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John W. Cones is a securities and entertainment attorney based in Los Angeles, where he maintains a private solo practice advising independent feature film, video, television and theatrical producer clients. A frequent lecturer on film finance and distribution, his lectures on "Investor Financing of Entertainment Projects" have been presented in Los Angeles, Las Vegas, Dallas, Houston, Boise, Sacramento, Portland, San Francisco, Nashville, Charleston and Washington, D.C. and have been sponsored by the American Film Institute, IFP/West, state film commissions, independent producer organizations and American University. He has also lectured for the USC Cinema-TV School, the UCLA (graduate level) Producer's Program, UCLA Extension and the UCLA Anderson Graduate School of Management.His previous publications include, (a collection of 100 sample film industry agreements, available in hard-copy form or on computer diskettes) , , t, and numerous magazine and journal articles on related topics.
Definitions of some 3,600 terms used in the film industry in the finance and distribution of feature films. In addition, to the definitions, examples of usage and commentary are provided for some terms.A collection of 100 sample film industry agreements relating to acquisition, development, packaging, employment, lender financing, investor financing, production, distribution, exhibition, merchandising and licensing. A comprehensive overview of film finance with a discussion of advantages and disadvantages of forty-three different ways to finance feature films and other entertainment projects. A provision by provision critical analysis of the single most important film industry agreement. The book also provides samples of five different film distribution agreements in its appendix.--An anlayis of the various populations in the diverse U.S. society that have been consistently portrayed in Hollywood films in a negative or stereotypical manner.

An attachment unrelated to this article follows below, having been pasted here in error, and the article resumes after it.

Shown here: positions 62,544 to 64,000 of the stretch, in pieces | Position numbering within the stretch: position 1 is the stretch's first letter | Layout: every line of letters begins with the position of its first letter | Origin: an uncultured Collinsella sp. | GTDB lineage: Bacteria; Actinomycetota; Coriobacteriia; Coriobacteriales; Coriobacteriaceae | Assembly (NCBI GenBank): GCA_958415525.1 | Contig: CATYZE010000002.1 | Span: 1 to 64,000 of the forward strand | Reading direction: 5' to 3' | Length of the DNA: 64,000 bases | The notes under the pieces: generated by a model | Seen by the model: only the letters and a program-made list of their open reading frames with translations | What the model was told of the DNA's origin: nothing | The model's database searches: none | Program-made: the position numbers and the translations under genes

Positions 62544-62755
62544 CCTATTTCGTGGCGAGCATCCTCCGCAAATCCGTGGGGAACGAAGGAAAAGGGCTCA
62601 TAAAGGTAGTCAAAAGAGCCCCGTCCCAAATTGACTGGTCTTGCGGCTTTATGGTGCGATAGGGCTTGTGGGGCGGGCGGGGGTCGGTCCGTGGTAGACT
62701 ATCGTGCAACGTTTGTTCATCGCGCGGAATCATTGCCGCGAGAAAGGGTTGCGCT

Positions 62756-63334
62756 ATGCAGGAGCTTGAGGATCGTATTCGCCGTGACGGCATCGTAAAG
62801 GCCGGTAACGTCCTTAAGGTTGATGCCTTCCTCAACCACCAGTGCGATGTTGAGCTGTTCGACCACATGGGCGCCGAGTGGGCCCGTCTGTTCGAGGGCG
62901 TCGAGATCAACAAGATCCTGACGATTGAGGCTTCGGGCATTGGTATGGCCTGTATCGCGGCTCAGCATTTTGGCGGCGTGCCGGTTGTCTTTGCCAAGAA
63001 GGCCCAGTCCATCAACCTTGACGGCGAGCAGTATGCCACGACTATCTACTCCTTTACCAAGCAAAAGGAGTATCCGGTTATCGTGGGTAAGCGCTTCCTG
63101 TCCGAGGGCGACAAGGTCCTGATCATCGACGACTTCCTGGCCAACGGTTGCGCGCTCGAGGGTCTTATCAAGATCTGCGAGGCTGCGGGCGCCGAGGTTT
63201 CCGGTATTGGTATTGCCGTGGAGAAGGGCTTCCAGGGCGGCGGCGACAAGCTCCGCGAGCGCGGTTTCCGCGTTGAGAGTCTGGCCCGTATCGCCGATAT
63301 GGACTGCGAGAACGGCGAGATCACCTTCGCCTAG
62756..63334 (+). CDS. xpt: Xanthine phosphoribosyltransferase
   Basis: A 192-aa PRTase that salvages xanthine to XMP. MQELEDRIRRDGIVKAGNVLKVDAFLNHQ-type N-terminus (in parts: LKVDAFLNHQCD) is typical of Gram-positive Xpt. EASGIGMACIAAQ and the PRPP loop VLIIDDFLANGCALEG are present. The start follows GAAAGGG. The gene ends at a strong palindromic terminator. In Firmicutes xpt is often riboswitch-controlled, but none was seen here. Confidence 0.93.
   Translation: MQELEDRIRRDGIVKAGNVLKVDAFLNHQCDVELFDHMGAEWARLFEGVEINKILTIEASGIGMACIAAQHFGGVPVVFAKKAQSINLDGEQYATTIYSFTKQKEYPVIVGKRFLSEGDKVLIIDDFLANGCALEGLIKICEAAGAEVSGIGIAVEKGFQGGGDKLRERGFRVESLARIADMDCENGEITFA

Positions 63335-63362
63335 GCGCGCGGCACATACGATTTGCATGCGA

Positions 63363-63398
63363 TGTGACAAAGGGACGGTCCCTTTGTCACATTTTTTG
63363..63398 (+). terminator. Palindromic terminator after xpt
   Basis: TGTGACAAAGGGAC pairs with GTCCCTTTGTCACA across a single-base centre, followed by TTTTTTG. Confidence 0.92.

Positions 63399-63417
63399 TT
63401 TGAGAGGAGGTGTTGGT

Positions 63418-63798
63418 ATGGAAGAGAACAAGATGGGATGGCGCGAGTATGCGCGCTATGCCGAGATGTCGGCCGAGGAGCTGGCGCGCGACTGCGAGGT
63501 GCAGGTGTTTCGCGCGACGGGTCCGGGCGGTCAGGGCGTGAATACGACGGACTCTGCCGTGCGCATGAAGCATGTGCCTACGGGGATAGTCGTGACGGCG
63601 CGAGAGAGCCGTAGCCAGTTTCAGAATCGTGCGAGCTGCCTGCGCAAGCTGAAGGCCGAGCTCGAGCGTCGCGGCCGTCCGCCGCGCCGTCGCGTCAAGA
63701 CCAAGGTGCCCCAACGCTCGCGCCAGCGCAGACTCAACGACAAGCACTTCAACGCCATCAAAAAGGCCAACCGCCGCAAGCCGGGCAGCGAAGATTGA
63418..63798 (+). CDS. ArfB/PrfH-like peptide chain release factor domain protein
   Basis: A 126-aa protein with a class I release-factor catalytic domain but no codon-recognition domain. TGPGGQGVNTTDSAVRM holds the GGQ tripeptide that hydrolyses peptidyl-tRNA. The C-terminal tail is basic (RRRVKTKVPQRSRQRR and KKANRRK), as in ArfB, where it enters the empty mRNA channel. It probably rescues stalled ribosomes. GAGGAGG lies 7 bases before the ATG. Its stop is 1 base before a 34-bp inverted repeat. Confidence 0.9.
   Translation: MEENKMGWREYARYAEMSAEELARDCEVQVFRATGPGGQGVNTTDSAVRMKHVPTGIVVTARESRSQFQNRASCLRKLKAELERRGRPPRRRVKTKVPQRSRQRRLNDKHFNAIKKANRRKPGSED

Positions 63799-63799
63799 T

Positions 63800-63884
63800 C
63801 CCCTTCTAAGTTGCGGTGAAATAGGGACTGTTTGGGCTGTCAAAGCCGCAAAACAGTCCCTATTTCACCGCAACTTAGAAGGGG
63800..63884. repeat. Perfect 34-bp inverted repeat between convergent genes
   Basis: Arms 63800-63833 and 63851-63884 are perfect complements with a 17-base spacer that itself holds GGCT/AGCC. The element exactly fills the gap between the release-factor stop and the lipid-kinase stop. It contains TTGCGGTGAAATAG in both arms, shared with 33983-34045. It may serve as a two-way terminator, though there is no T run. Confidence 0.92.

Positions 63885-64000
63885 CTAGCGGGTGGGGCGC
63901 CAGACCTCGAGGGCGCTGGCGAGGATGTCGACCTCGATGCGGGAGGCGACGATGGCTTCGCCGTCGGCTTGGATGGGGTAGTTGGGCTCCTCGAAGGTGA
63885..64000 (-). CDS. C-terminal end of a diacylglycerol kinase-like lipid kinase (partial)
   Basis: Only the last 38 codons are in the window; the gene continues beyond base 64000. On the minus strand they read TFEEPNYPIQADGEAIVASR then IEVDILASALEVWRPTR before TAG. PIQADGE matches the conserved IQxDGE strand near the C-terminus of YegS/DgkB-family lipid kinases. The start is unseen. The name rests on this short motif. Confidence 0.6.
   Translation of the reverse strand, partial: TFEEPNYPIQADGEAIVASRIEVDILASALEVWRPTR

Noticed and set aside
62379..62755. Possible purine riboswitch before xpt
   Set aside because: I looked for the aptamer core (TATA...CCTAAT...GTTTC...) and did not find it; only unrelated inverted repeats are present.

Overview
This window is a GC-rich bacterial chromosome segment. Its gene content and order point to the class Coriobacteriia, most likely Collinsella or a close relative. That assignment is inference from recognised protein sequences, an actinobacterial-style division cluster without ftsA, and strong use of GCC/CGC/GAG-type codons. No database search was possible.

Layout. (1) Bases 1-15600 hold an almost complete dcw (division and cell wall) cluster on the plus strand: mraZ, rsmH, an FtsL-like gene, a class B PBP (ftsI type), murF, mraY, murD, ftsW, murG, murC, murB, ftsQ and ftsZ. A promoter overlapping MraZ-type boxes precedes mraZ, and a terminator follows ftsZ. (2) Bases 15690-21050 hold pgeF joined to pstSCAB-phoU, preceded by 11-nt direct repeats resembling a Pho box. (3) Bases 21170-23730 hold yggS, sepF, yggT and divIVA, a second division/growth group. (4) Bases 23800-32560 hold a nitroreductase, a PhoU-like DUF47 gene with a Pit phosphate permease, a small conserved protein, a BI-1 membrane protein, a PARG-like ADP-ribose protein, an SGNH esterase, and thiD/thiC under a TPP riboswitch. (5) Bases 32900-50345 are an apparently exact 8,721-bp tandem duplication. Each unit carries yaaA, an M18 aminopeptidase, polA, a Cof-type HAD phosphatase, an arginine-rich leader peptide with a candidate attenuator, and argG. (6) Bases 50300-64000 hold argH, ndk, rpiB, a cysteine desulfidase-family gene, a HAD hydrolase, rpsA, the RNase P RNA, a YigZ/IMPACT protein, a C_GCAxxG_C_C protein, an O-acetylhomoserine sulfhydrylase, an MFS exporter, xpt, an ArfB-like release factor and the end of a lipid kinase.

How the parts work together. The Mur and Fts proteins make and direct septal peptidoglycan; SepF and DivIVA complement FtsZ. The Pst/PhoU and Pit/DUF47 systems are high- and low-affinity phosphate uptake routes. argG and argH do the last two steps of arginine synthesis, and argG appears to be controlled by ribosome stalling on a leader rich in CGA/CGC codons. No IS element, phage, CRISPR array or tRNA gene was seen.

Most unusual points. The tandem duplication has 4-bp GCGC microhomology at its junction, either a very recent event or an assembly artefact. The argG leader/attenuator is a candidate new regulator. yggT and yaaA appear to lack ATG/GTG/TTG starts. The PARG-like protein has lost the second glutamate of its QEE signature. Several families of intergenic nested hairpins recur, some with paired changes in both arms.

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Although there appears to be a tendency for the so-called Hollywood insiders and others who have special knowledge and information about what is really going on in Hollywood to keep quiet, occasionally, someone does step forward to offer limited, but valuable criticism of the business side of the film industry and how that relates to the films that are available to be seen by mass audiences. An honor roll of some of those who have not been intimidated by the Hollywood power structure and who have come forward in recent years to write about their own perspective on the corruption in Hollywood should include Dan Moldea, Kenneth Anger, Pierce O'Donnell, Dennis McDougal, Steven Bach, William Cash, Steven Sills, David McClintick, Michael Medved and Terry Pristin. These are the few who have not kept quiet. Aside from the many quotes included in this book and attributed to such authors and others, the balance of the statements made are my own and represent my opinion only.